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Denise Grimsley raises $152K in July toward Agriculture Commissioner bid

Denise Grimsley raised more than $150,000 toward her bid to replace Agriculture Commissioner Adam Putnam, her campaign announced Thursday.

Grimsley raised a combined $152,000 — $103,000 for her official campaign and $49,000 for Saving Florida’s Heartland, the political committee backing her — during the one-month period. According to the Sebring Republican’s campaign, she has raised more than $1.1 million to date.

“Our campaign is growing stronger by the day and I am honored by the support we have received,” said Grimsley in a statement. “We are working hard to travel the state and talk to voters about our core values and beliefs.  This is a campaign about agriculture and consumers, and letting people know I will fight to support our state’s lifeblood – the next generation of farmers and agriculture leaders, while working diligently to protect and safeguard Florida families from fraud.”

The campaign boasted it received 282 donations in July, and has received hundreds of donations from people in the agriculture community.

“We are running a grassroots campaign and are seeing incredible support across the state,” said Ryan Smith, her campaign manager in a statement. “Denise enjoys strong support from the agriculture industry and we will continue to grow her support as we move forward on the campaign trail.”

Grimsley, a state senator, faces Rep. Matt Caldwell, former state Rep. Baxter Troutman, and Paul Paulson in the Republican primary to replace Putnam, who can’t run again because of term limits. Putnam is running for governor.

Caldwell reported raising a combined $108,275 in July, and his campaign said Thursday it has raised more than $1 million since January.

Matt Caldwell raises $108K in July toward agriculture commissioner bid

Matt Caldwell brought in more than $108,000 toward his bid to replace Agriculture Commissioner Adam Putnam, his campaign announced Thursday.

Caldwell raised a combined $108,275 — $43,275 for his official campaign and $65,000 for Friends of Matt Caldwell, the political committee backing his 2018 agriculture commissioner bid — during the one-month fundraising period. According to Caldwell’s campaign, the North Fort Myers Republican has raised more than $1 million since January.

“Since announcing our bid, we have worked relentlessly every single day to share our conservative message and build our grassroots campaign,” said Caldwell in a statement. “I am humbled by the level of engagement we are getting from Florida’s communities, big and small and it is truly a blessing to see support and momentum continue to build. As I travel from the Panhandle to the Florida Keys and back, it is clear that Floridians are looking for a hardworking, conservative leader that will continue to fight for the critical issues overseen by the Commissioner of Agriculture.”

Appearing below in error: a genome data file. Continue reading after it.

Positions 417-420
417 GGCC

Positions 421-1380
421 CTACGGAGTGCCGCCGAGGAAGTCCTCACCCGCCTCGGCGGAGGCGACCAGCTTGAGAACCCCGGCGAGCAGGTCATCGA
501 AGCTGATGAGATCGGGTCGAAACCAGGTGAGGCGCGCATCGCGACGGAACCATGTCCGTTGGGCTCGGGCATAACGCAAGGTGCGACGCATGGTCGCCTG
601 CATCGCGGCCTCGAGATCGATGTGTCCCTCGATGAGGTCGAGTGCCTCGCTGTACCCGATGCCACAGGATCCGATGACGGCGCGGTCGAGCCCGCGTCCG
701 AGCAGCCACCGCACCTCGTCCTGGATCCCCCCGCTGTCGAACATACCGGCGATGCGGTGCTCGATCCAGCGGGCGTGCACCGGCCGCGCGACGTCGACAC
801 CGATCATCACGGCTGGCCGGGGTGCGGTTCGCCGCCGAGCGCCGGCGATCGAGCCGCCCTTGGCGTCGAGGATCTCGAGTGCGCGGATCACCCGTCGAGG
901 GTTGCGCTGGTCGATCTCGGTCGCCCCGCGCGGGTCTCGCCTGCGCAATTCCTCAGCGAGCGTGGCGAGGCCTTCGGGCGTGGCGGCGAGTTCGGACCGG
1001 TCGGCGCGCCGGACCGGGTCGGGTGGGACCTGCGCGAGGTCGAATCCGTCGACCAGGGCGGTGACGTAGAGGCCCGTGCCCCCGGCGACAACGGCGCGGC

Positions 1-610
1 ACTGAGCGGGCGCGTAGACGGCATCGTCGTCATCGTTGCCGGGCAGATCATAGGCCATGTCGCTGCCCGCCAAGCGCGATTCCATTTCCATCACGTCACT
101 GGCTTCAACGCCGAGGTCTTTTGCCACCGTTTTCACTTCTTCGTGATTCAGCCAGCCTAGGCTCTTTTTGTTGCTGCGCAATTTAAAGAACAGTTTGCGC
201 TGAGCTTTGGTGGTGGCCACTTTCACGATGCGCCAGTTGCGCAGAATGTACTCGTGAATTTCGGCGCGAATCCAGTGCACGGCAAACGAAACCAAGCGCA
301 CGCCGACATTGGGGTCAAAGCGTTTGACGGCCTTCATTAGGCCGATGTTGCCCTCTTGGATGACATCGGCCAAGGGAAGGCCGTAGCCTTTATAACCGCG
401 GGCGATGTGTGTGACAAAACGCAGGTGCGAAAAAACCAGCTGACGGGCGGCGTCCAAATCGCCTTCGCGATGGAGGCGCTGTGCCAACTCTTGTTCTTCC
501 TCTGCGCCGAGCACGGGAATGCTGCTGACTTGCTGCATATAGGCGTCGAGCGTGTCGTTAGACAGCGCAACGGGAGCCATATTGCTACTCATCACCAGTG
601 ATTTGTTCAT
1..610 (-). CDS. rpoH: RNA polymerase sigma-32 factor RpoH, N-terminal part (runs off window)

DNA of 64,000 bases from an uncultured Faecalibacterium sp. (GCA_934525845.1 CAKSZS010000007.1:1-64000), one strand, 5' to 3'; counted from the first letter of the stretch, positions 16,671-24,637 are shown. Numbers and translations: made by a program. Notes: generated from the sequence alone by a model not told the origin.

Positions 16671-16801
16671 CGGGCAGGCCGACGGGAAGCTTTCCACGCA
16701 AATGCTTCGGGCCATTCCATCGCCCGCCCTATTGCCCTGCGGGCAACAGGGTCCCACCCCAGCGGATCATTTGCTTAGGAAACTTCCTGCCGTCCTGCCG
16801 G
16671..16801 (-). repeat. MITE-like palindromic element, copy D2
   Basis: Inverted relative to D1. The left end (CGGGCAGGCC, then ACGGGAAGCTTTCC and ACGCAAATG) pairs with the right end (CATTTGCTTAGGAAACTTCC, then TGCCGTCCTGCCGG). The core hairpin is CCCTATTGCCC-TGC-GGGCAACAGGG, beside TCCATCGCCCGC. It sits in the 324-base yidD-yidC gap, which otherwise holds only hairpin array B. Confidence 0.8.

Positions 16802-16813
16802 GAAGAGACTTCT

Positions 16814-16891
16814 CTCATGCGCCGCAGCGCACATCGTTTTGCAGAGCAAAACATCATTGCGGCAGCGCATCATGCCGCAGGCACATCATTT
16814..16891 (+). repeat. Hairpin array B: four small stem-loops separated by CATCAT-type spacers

Caldwell, according to his campaign, will report having nearly $878,000 cash on hand between his official campaign and his political committee.

Caldwell faces Sen. Denise Grimsley, former Rep. Baxter Troutman, and Paul Paulson in the Republican primary to replace Putnam, who can’t run for re-election because of term limits. Putnam is running for governor.

Senators begin filing general bills for 2018 Session

State senators on Wednesday filed the first tranche of general bills for the 2018 Legislative Session, with an assortment of new ideas and old stand-bys.

The old: Sen. Lauren Book, a Broward County Democrat and mother of twins, filed for the second year legislation to exempt diapers from the state’s 6 percent sales tax. An effort this year, which included baby wipes, died in committee.

Sen. Jeff Clemens, a Lake Worth Democrat, filed the “Florida Competitive Workforce Act,” a measure that aims to expand legal protections against “sexual orientation and gender identity” discrimination. A version of the bill has been filed for nearly a decade.

The new: Sen. Greg Steube, a Sarasota Republican, introduced a bill that would create a legal right to sue by concealed weapon license-holders who weren’t allowed to take their gun into a place of business and then were injured “as the result of an unlawful or reckless act by another person, or an attack by a vicious or wild animal.”

And Sen. Dorothy Hukill, a Port Orange Republican, filed legislation to create a third-degree felony of “animal hoarding.” It’s defined as “keeping a large number of companion animals in overcrowded conditions” and “failing to provide such animals with minimal standards of nutrition, sanitation, shelter, and medical care.”

In all, 36 bills had been filed by midday Wednesday, according to the Florida Senate websiteSession begins Jan. 9, with the first committee week this Sept. 12-15.

Joe Saunders back at Equality Florida as senior political director

Joe Saunders, who along with David Richardson, became the first openly gay member of the Florida Legislature in 2012, is rejoining Equality Florida as its new senior political director.

In his new position, Saunders will lead the organization’s civic engagement programs, pro-LGBTQ mobilization efforts, and electoral programs.

“I can’t think of a more important place to be in 2018 than Florida,” Saunders said in a statement. “Florida is poised to be the first breakthrough Southern state in the work to ensure LGBTQ people are protected from discrimination. As the largest swing state in the country, Florida will hold a defining role in the national response to the politics of Washington, and we have hugely important races for U.S. Senate, Governor, Congress and a chance to reshape our state legislature. My time working nationally has reinforced for me that Equality Florida is one of the smartest and most capable LGBTQ organizations doing this work. I’m excited to be back.”